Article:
The centre - under fire for a Covid vaccination policy that has seen states frantically red-flag a shortage of doses amid a deadly second wave - hit back Thursday at "distorted statements, half-truths and blatant lies" that have given rise to "myths" about its management of the crisis.
In a statement titled "Myths and Facts on India's Vaccination Process", the centre responded with seven "facts" to counter claims it had abandoned states, is not working to increase production (or approve more brands) of vaccines, and is not concerned about vaccinating children.
Among the refuted claims was one that said the centre is not doing enough to approve vaccines available in other countries, including those already approved by the WHO.
In response the centre said it is working with US pharma giant Pfizer for the "earliest possible import" of its product, and has already approved Russia's Sputnik V vaccine.
"... buying vaccines internationally is not similar to buying 'off the shelf'. Vaccines are in limited supply globally and companies have their own priorities... They also give preference to countries of their origin just as our own vaccine-makers did," Dr VK Paul, Member (Health) NITI Aayog, said.
Sources told news agency PTI Wednesday that Pfizer and the centre are in talks to fast-track approval of its vaccine. However, the demand for legal indemnity is proving a stumbling block.
Pfizer told the centre its vaccine has been approved for children over 12 - something none of the vaccines in use in India now are cleared, and another of the "myths" the centre listed.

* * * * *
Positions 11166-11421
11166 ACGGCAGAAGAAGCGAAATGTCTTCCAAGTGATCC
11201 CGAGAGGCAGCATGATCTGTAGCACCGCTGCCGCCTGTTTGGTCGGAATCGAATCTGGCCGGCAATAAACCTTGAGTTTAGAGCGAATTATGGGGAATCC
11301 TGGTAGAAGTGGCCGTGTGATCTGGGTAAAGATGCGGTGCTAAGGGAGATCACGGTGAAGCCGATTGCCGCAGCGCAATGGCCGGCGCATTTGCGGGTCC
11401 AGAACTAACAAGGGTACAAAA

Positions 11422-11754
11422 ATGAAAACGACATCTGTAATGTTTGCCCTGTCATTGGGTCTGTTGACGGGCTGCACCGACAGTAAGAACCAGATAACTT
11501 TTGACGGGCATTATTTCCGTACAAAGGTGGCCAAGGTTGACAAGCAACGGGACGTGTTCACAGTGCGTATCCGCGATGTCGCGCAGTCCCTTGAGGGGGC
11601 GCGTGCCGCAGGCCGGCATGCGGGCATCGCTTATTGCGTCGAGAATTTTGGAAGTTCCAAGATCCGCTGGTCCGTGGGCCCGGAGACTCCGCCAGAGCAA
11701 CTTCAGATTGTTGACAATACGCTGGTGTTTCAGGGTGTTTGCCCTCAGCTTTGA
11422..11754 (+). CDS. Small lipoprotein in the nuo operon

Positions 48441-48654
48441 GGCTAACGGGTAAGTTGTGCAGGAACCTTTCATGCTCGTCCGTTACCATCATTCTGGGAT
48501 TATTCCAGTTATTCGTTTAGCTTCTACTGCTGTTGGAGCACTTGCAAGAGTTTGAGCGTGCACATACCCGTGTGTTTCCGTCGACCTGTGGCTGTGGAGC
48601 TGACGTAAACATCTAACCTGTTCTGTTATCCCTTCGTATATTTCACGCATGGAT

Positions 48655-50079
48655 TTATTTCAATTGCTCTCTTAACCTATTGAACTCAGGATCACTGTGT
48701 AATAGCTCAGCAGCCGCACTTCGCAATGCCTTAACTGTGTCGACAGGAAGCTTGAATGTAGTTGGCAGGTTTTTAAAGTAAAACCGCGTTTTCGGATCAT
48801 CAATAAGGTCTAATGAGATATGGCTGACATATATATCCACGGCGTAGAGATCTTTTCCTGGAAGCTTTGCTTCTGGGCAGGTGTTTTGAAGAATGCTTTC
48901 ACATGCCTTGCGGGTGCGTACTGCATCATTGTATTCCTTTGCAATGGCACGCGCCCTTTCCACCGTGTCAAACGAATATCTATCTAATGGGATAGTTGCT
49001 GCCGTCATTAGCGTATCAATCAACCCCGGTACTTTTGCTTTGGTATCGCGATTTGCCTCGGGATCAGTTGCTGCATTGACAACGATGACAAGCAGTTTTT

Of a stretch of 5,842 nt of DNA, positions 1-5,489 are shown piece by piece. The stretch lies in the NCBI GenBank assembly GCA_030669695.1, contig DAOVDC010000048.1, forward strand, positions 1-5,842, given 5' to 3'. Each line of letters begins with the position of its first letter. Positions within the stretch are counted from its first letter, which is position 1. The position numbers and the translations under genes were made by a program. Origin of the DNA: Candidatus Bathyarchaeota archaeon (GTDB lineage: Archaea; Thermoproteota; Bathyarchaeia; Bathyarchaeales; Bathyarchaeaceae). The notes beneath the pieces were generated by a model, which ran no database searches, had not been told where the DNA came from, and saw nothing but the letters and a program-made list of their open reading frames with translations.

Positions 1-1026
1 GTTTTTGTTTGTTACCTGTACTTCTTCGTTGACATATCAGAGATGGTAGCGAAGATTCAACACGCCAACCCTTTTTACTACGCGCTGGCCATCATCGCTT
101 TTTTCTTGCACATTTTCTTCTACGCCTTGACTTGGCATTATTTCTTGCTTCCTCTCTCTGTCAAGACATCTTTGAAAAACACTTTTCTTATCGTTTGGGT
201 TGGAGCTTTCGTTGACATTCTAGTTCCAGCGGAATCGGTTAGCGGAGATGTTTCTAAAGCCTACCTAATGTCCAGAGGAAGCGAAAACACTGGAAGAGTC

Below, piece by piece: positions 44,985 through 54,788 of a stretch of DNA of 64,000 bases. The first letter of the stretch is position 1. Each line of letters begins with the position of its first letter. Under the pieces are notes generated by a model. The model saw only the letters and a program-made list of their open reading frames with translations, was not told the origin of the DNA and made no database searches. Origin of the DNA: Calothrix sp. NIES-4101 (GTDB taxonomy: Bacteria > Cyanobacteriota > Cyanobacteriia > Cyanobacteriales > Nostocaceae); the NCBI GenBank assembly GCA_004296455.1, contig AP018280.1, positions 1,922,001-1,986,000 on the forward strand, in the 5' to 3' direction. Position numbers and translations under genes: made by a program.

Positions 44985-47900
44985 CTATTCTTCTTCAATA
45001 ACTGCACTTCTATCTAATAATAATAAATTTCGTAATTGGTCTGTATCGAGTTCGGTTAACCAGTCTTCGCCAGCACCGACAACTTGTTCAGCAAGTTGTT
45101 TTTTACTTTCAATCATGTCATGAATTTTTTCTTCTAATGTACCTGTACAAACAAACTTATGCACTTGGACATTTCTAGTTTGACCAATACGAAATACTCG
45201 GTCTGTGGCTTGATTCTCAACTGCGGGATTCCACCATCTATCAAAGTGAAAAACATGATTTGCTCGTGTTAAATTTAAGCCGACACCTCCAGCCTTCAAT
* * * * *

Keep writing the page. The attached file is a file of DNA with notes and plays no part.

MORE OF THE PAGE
Delhi Chief Minister Arvind Kejriwal has asked the centre to approve the Pfizer vaccine for children but Dr Paul urged restraint, pointing out the WHO has no recommendation on vaccinating kids.
"... vaccinating children should not be decided because some politicians want to play politics... has to be a decision taken after adequate trial data is available," Dr Paul said in the centre's reply.
The centre also slammed states criticising its "liberalised" vaccination policy, under which states can buy 50 per cent of required doses directly from manufacturers.
This was cleared after states petitioned the centre to buy doses on their own. However, Delhi and Punjab ran into roadblocks, after Pfizer and Moderna said they would only deal with the centre.
"The fact global tenders have not given any results reaffirm what we have been saying... vaccines are in short supply in the world and it is not easy to procure them at short notice," Dr Paul said.
The centre countered claims it is not doing enough to increase domestic production, saying it is working as "an effective facilitator". Earlier this month a top government advisor said over 200 crore doses could be available in India by December.
There was criticism for "some leaders" - no names were taken - who are vocal about the lack of doses.
India has been battered by a devastating second wave of infections that has seen total deaths cross the three lakh mark and active cases hit a record high of nearly 40 lakh on May 14.
There has been a steady decrease since - this morning around 2.11 lakh cases were recorded in the past 24 hours. The decline is good news but experts say the centre must prep for the third wave.
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